So will Cancun deliver? Watch this space.

December 6, 2010

Shy, yet alluring campaign-to-be seeks activists with GSOH for bad puns and world domination

December 6, 2010

Bad beer; Cancun Climate; aid competition v cartels; microfinance meltdown; your weekly fix of Hans Rosling: links I liked

December 6, 2010
empty image
empty image

Some great investigative research by Action Aid on corporate tax avoidance in Africa, in this case by beer giant SABMiller

Handy summary c/o the Guardian’s John Vidal of the first week’s progress (or lack of it) at the Climate Change summit in Cancun (or if you prefer, the photo version)

My best idea for getting climate change talks on track? Move them from December (freezing cold in key emitting countries) to sweaty July (making climate change more convincing to less evidence-based negotiators). George Monbiot agrees

C/o Wikileaks why African diplomats don’t like the sound of US-Chinese cooperation on aid to their continent – they prefer competition to cartels. And more on competition v collaboration, this time from Owen Barder:

‘The growing number and diversity of development organisations could be a source of strength in the aid system, if different organisations could stick to their specialities and if they worked in an aid environment which enabled them to work together effectively. Unfortunately, the political economy of aid encourages the opposite behaviour.’ Best example? ‘In the aftermath of the tsunami disaster a local doctor in Banda Aceh, one of the most affected areas, wrote: “In February, in Riga (close to Calang) we had a case of measles, a little girl. Immediately, all epidemiologists of Banda Aceh came in, because they were afraid of a propagation of measles among displaced people, but the little girl recovered very fast. Then, we realized that this was not a normal case of measles and we discovered that this girl has received the same vaccine three times, from three different organizations. The measles symptoms were a result of the three vaccines she received.”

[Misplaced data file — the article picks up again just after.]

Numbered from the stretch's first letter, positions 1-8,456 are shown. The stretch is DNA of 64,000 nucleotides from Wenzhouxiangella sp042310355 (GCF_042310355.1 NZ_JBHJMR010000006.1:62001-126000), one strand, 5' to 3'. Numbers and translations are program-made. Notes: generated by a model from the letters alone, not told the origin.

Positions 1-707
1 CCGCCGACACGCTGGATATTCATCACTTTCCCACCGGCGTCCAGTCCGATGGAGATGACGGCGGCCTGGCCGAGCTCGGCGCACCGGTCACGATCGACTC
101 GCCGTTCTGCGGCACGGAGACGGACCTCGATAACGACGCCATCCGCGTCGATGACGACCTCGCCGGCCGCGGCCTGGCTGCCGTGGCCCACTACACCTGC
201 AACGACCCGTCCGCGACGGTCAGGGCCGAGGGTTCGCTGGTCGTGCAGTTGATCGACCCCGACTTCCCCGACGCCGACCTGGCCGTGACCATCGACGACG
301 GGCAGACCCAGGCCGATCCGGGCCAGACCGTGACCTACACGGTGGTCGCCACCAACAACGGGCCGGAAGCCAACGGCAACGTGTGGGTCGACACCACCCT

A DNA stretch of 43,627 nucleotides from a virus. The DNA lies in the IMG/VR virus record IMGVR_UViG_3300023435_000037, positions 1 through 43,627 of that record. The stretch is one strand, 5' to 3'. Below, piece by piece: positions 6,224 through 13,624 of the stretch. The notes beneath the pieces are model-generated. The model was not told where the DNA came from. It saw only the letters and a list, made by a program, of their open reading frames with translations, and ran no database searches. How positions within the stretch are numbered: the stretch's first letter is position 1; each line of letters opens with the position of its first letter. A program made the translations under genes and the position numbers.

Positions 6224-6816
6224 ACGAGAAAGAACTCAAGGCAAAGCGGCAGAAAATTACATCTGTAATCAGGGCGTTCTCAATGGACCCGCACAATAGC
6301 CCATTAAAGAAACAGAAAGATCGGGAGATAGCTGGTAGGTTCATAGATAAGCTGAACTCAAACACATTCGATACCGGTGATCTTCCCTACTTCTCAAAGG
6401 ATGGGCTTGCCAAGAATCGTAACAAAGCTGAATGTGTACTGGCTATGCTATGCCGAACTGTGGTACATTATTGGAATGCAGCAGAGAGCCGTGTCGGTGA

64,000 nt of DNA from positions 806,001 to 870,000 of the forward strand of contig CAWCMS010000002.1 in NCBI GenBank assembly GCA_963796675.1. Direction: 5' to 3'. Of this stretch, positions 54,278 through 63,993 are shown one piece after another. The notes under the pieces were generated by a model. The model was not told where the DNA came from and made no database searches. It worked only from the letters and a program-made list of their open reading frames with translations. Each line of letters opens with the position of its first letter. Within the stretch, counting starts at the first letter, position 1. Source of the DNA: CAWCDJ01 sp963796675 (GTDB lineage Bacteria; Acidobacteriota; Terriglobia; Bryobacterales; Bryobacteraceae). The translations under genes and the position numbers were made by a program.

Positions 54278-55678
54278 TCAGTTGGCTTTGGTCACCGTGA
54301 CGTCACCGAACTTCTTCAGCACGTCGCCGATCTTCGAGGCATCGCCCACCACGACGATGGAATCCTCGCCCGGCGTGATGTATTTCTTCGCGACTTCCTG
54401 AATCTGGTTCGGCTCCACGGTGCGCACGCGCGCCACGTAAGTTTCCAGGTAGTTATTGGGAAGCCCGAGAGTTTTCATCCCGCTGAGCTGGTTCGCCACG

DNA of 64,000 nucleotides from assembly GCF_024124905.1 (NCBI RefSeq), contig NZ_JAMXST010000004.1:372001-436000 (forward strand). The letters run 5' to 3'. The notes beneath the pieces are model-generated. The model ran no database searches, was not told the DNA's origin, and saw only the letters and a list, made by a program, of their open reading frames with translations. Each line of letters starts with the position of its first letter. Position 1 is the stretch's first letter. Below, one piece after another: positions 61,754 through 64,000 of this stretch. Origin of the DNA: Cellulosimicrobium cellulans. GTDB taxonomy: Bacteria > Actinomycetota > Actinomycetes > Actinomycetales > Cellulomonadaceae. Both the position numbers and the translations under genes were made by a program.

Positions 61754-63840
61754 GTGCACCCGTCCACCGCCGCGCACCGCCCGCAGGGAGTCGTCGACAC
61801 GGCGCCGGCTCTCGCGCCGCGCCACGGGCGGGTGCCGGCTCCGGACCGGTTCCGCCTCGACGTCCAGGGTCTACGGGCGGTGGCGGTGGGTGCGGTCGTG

Microfinance supporters and critics are out in droves to discuss the looming MF crisis in Andhra Pradesh (being likened to a kind of microfinancial subprime meltdown), The Aid Watch blog is following events here and here

This week’s fix of Hans Rosling, the data presentation guru, explaining the last 200 years of human progress in 200 countries – in 4 minutes, apparently in an abandoned building. Epic. [h/t Chris Blattman]

and you can see the man himself on BBC four Tuesday and 9pm, presenting ‘The Joy of Stats’. Oh dear.


  1. The situation in Andhra Pradesh is certainly very bad indeed, though entirely predictable based on the negative experience of highly commercialised microfinance elsewhere (e.g., Bolivia’s ‘boom-to-bust’) and other ‘boom-to-bust’ situations, such as the US savings and loans catastrophe in the 1980s. Indian commentators are now admitting that the sub-prime-like expansion of microcredit in Andhra Pradesh has not just produced NO tangible benefits for the poor, but it has placed at risk the entire finacial system in Andhra Pradesh, subjecting it to a repeat showing of Wall Street’s 2008 meltdown. This is not surprising really, when you read in the just released ‘India Microfinance Survey 2010′ that the poorest households in Andhra Pradesh were in 2009 on average in possession of just over 9 (nine) microloans per household! Clearly, a huge chunk of the poor are simply accepting a new microloan to repay another and, overall, using easily available microloans to cover for income that they just dont have.

    Unfortunately, its not just in Andhra Pradesh where people are now looking back on the rise of microfinance with increasing anger and despair. The iconic Grameen Bank is in serious trouble for having quietly transferred around $100 million of donor funds within the Grameen group of companies without telling the Norwegian government who gave them the funds (to be used for housing loans). Seems like the money was actually going to be used to prop up the Grameen Bank, at a time when it was widely known to be in serious trouble because the widely trailed repayment rate (98%!) was, in practise, much much lower than this. Clearly, the poor did NOT always pay back, you might say. But by placing much of this Norwegian grant funding into microloans that could earn a high and quick return, the financial gap could be quickly patched up, or so was the hope it seems. It will be interesting to see what comes out of this mess, but certainly the anger is growing alarmingly – see


Leave a comment

Translate »